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messenger

[mes-uh n-jer]
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noun
  1. a person who carries a message or goes on an errand for another, especially as a matter of duty or business.
  2. a person employed to convey official dispatches or to go on other official or special errands: a bank messenger.
  3. Nautical.
    1. a rope or chain made into an endless belt to pull on an anchor cable or to drive machinery from some power source, as a capstan or winch.
    2. a light line by which a heavier line, as a hawser, can be pulled across a gap between a ship and a pier, a buoy, another ship, etc.
  4. Oceanography. a brass weight sent down a line to actuate a Nansen bottle or other oceanographic instrument.
  5. Archaic. a herald, forerunner, or harbinger.
verb (used with object)
  1. to send by messenger.

Origin of messenger

1175–1225; Middle English messager, messangere < Anglo-French; Old French messagier. See message, -er2

Synonyms

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1. bearer, courier.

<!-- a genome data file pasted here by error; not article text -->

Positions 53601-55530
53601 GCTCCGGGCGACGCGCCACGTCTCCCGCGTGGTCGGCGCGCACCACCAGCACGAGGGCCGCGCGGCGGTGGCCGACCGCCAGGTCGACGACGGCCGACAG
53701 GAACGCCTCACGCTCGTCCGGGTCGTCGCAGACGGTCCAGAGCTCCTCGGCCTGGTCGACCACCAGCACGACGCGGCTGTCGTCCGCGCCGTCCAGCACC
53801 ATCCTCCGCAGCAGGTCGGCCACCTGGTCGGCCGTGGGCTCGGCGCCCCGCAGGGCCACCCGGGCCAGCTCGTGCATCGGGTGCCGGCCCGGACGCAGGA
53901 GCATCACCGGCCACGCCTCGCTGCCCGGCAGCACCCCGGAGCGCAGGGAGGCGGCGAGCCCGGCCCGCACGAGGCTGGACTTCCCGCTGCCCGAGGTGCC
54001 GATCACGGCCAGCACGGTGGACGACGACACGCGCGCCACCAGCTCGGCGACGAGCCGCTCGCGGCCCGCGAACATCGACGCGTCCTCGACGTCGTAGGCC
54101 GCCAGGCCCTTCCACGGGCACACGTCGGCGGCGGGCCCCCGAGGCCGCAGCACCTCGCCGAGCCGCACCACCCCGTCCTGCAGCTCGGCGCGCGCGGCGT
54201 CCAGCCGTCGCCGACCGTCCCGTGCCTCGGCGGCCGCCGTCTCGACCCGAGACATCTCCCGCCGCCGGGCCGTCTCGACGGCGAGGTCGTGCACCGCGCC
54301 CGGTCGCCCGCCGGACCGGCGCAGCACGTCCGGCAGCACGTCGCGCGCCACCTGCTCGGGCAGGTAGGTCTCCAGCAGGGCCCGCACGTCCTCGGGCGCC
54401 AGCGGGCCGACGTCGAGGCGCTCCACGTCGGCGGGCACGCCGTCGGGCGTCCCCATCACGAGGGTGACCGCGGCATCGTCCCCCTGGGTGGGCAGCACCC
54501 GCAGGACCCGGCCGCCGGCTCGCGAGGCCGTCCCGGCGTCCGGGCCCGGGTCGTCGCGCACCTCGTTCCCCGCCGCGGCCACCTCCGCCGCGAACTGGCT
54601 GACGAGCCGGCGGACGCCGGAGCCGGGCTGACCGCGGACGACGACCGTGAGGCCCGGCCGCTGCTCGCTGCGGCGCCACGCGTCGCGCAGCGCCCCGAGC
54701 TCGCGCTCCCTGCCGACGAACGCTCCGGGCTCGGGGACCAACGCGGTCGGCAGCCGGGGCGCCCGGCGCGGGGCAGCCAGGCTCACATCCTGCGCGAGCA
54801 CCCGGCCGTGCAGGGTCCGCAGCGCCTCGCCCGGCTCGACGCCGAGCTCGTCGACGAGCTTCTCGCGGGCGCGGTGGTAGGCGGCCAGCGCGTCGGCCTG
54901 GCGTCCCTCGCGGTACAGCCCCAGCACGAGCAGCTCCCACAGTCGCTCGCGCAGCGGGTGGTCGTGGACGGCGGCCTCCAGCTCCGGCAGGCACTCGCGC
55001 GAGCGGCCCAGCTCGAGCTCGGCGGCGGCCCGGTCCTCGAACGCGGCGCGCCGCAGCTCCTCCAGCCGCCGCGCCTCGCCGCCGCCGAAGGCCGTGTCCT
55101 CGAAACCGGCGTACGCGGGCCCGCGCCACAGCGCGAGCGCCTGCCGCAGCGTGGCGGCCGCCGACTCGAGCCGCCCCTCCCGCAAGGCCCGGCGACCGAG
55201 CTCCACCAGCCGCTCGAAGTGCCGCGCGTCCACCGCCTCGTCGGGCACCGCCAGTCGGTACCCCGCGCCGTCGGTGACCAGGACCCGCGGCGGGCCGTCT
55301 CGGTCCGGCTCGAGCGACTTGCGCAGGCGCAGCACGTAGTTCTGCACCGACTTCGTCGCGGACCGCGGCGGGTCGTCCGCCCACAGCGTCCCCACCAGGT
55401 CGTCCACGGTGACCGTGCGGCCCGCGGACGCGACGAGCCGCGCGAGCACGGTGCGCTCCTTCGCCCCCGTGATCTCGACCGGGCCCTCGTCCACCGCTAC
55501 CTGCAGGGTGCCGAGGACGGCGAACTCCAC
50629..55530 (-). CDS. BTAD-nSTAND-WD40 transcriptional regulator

Dictionary.com Unabridged Based on the Random House Unabridged Dictionary, © Random House, Inc. 2018

Examples from the Web for messenger

Contemporary Examples

Historical Examples

  • “If an angel be a messenger of God, I trow he is one,” said Tibble.

    The Armourer's Prentices

    Charlotte M. Yonge

  • "For Miss Dennis," said the messenger; but she handed the card to Mrs. Roberts.

  • A note came by a messenger who waited for no answer, as he told the yawning maid.

    Within the Law

    Marvin Dana

  • The messenger, too, who lends himself to her humour now becomes a proper man.

  • Sometimes when there was quarreling between the clans they would not receive a messenger.

    The Trail Book

    Mary Austin


British Dictionary definitions for messenger

messenger

noun
  1. a person who takes messages from one person or group to another or others
  2. a person who runs errands or is employed to run errands
  3. a carrier of official dispatches; courier
  4. nautical
    1. a light line used to haul in a heavy rope
    2. an endless belt of chain, rope, or cable, used on a powered winch to take off power
  5. archaic a herald

Word Origin

C13: from Old French messagier, from message
Collins English Dictionary - Complete & Unabridged 2012 Digital Edition © William Collins Sons & Co. Ltd. 1979, 1986 © HarperCollins Publishers 1998, 2000, 2003, 2005, 2006, 2007, 2009, 2012

Word Origin and History for messenger

n.

c.1200, messager, from Old French messagier "messenger, envoy, ambassador," from message (see message (n.)). With parasitic -n- inserted by c.1300 for no apparent reason except that people liked to say it that way (cf. passenger, harbinger, scavenger).

Online Etymology Dictionary, © 2010 Douglas Harper